Unpublished Disposition, 921 F.2d 280 (9th Cir. 1990)Annotate this Case
United States Court of Appeals, Ninth Circuit.
Before NELSON and REINHARDT, Circuit Judges, and PRICE,* District Judge.
Appellants, Edward E. Garlits, Joseph Viola and the Yuban Family Trust, appeal the district court's denial of their claims and challenge the adequacy of the notice they received of the hearing at which their claims were denied. We do not reach these substantive claims, however, since we hold that appellants lack standing to bring this appeal since they opted out of the Settlement Class and equity does not weigh in favor of hearing their appeal. Accordingly, we DISMISS the appeal on the basis of appellants' lack of standing.
Standing is a question of law reviewed de novo. Bruce v. United States, 759 F.2d 755, 758 (9th Cir. 1985).
Generally, one who was not a party of record below does not have standing to appeal the lower court's judgment. Washoe Tribe of Nevada and California v. Greenley, 674 F.2d 816, 818 (9th Cir. 1982). Non-parties may be allowed to proceed with their appeals, however, where: (1) they participated in the district court proceedings; and (2) the equities of the case weigh in favor of hearing their appeals. Id.
Appellees argue that because appellants opted out of the Settlement Class, they are not bound by the Final Judgment and accordingly have no standing to appeal it. They contend that appellants' sole remedy is to file an independent action. Furthermore, appellees argue that appellants do not fit within the exception allowing nonparties to appeal since the equities do not weigh in appellants' favor.
In reply, appellants state that the cover letter attached to the Notice of Proposed Settlement sent by class counsel advised them to opt out of the settlement, not the plaintiff, class in order to preserve "any rights of appeal [they] may have [had]." They contend that appellees' position would put them to a "Hobson's Choice:" giving up their right to appeal by requesting exclusion from the settlement class or being stripped of their right to appeal by failing to request such exclusion.
The leading circuit case on non-party standing is Washoe Tribe. There, the State of Nevada sought to appeal a judgment prohibiting individual officers of the Nevada Department of Wildlife from enforcing hunting regulations against Washoe Indians hunting on lands allotted to them. The State was not a named party in the action below and it never directly participated in the lower court action in any way, much less filed an appearance or moved to intervene. 674 F.2d at 817. The court found that the State's furnishment of the officials' defense below did not constitute participation in the proceedings, rationalizing that the fictional legal distinction between state officials and the state itself (an action against the former does not constitute one against the latter) should not be disturbed when its inapplicability favors a state. Id. at 818. It also found that the equities did not favor allowing an appeal since the State's failure to intervene below appeared to be a tactical decision, by which it avoided possibly waiving immunity. Id. at 818-19.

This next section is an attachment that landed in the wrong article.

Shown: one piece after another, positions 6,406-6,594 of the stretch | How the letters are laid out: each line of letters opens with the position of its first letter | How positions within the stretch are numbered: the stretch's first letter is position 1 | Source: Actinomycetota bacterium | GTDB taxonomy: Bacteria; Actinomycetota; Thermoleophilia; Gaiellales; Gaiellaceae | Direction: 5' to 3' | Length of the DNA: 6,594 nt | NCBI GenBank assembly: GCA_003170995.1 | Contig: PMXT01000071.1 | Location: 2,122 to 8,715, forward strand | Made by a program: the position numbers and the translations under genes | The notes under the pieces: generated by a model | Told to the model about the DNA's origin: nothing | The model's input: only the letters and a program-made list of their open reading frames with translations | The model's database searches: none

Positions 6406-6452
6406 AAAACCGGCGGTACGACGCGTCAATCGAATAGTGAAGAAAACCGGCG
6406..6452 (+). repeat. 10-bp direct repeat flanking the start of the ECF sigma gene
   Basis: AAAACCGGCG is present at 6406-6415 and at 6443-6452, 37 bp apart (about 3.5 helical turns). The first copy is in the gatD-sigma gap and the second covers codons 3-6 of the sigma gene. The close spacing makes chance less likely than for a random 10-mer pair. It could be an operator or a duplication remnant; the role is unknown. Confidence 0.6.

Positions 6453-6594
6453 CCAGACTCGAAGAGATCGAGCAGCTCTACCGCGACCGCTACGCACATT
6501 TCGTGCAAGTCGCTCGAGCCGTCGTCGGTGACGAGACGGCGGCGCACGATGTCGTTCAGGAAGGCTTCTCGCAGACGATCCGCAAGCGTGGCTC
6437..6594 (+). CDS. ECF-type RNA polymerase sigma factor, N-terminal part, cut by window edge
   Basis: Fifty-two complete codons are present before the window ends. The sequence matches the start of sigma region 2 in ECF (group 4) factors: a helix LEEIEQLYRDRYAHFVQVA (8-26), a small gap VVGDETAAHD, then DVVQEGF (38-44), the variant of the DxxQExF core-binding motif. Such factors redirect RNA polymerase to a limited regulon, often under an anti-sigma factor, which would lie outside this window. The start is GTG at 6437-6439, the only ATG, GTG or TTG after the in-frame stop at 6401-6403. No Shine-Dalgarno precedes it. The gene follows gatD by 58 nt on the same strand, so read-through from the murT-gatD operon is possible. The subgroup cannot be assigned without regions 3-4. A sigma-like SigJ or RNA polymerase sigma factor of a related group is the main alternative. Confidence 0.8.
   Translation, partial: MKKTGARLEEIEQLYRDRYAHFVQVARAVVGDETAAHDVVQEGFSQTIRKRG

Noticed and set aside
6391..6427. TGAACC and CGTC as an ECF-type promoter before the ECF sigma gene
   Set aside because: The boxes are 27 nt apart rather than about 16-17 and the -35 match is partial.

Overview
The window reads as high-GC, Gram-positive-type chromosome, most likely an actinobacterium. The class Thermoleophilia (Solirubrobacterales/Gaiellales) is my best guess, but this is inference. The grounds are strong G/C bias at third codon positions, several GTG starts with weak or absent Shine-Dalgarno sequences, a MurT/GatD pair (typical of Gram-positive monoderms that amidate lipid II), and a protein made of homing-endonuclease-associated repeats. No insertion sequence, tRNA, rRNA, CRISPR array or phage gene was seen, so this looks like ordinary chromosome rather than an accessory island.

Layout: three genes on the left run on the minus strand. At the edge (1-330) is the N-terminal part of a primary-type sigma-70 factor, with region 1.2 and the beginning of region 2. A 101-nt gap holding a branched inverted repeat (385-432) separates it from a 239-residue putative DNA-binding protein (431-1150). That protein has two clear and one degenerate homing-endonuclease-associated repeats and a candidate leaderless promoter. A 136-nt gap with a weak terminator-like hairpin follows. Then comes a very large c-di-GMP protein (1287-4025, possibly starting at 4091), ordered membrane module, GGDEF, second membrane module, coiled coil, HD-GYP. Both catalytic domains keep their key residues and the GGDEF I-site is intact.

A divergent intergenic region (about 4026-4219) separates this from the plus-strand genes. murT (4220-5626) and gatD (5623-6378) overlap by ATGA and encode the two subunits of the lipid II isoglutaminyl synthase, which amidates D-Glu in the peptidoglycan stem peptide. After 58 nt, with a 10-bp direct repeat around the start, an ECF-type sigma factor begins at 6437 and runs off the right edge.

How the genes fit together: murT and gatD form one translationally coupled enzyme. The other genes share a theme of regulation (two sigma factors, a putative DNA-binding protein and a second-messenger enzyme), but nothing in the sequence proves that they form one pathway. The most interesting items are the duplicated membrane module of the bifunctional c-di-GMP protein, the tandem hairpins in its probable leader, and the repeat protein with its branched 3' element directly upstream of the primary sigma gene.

Although appellants' case is somewhat distinguishable from Washoe Tribe, the equities still do not weigh in their favor. Unlike the State in Washoe Tribe, appellants did participate somewhat in the ongoing litigation below by filing their claims, submitting documentation on these claims, contacting class counsel to ascertain the status of their claims and having independent counsel represent them at a meeting between class counsel and FDIC's counsel. Furthermore, appellants' failure to intervene below does not seem to be a calculated tactical decision, since such a failure would not benefit them as it did the State in Washoe Tribe.
Despite these distinguishing factors, equity does not favor allowing the appellants standing to appeal. They made no effort to formally participate below (e.g., by having their independent counsel file an appearance). Instead, they merely participated informally, and even then only sporadically. Although their failure to intervene below does not appear to have been a tactical move, the fact remains that if they had intervened earlier to protect their interests they would never have been put to their perceived "Hobson's Choice" of having their right to appeal extinguished either by joining or opting out of the Settlement Class.
Appellants' perceived "Hobson's Choice" was implicated by class counsel's misleading Notice of Settlement which warned that all rights to appeal could be lost if a potential class member did not opt out of the Settlement Class. Appellants urge that their receipt of this misleading notice balances the equities in favor of granting them standing because absent the notice they would never have opted out of the class and lost their standing to appeal in the first place. However, since class counsel was the source of that misleading information, not the court or counsel for FDIC, appellants' receipt of the misinformation does not weigh sufficiently in favor of hearing this appeal.
The appeal is accordingly DISMISSED for appellants' lack of standing.